This is one of the dimensions of story serving games I find the most baffling. For all people’s talk of D&D as a collaborative storytelling enterprise, the DM deciding when something “serves the story” is a crystal clear example of non-collaborative storytelling. Yes, the players contribute by deciding on their player’s actions, but the DM has the power to change anything in the game, and nullify the impacts of those actions completely.
Changing aspects of the game to serve the story makes D&D a non-collaborative storytelling enterprise, it takes the players out of the equation, removes their agency, in order to ensure that a greater narrative is served.
And this can even happen in games where the DM “reads the table” to decide if the events serve the story or not. One thing that people often forget about narrative is that the reader brings her own particular perspective to the process of interpretation and meaning. What the story means to you is often not what it means to others.
So a well meaning DM who makes alterations to ensure that the game “serves the story” may do so in ways that work for a certain number of players, even the majority, but not for all. I’ve seen this at the table before, the DM fiddles with things to ensure a certain outcome she feels serves the story but one or more of the players don’t like how it has turned out.
Collaborative Gaming without the Storyteller
The best way to ensure that your D&D game is truly collaborative, whether you view this as collaborative storytelling or just collaborative play with emergent storytelling, is to let the events unfold as they may. When you do this, the players are collaborating by directing their PCs to perform certain actions, and the DM is collaborating by creating a game world and having it react to player actions.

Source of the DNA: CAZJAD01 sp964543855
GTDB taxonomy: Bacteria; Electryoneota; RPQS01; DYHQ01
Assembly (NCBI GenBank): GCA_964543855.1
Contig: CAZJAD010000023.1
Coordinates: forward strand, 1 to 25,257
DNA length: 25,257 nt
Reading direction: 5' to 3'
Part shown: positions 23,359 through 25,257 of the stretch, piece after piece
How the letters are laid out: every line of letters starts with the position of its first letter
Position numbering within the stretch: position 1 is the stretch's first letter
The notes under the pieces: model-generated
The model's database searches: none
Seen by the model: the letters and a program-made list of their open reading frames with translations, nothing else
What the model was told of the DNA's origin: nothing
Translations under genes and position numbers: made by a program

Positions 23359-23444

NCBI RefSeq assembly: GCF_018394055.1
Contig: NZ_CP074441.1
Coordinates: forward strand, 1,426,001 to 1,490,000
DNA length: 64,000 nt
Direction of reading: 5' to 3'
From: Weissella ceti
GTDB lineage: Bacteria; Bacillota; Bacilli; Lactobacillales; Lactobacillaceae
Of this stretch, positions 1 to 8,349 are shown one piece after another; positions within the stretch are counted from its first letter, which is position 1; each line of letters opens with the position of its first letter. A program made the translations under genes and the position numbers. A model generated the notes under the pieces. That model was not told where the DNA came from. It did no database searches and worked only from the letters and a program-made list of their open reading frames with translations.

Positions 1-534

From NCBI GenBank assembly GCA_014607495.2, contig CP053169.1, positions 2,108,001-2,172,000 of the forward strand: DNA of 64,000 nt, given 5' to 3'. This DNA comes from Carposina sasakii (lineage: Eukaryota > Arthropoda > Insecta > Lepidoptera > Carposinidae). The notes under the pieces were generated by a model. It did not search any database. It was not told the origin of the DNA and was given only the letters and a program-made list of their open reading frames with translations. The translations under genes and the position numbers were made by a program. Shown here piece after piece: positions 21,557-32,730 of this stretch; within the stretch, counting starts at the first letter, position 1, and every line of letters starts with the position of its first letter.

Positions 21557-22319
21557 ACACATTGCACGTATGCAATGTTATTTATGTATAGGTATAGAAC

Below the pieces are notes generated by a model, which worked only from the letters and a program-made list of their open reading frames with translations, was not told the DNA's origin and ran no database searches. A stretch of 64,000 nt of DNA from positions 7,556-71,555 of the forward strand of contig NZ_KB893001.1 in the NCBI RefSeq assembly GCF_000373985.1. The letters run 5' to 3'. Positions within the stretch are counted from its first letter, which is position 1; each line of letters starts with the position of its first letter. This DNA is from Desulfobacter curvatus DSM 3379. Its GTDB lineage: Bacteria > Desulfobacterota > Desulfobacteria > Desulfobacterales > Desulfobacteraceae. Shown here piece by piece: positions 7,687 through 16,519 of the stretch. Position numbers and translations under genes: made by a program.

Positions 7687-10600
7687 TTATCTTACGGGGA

Indeed, that unique hybrid of player decisions and DM reactions to those decisions is a powerful combination, it feels less like a story you are being told, and more like a story you are participating in. It maintains a sense of agency and accomplishment, as you know the highs and the lows are yours, not a result of the DM taking pity on you, or playing favorites, but instead the result of the combination of your decisions, the game world and the dice.
Two examples to close this off.
I had a very telling experience early on in my gaming career. In college I was running a game for my friends and there was a paladin in the party. Paladin’s have strict conditions on their behaviour that make them challenging to role play. One of my players was doing a great job at it, sacrificing himself and many of the rewards that came his way to behave as a paladin should.
At the culmination of this campaign the party confronted an arch-mage that had been working against them for the past year. He was responsible for slaying the paladin’s war horse, one that the player had loved, and he also blinded the paladin in one eye. The party wanted a piece of this guy like crazy. And I decided that it would make for the most satisfying storyline for the paladin to be the one to finish the guy off. He had sacrificed the most and played well, and I thought he deserved it. It would serve the story for the paladin to close the campaign this way.
So when they finally faced off against this guy things did not go as I had planned. The paladin made a lot of terrible rolls, and some bad decisions. I fudged the dice pretty hard to ensure that he wasn’t killed during the fight.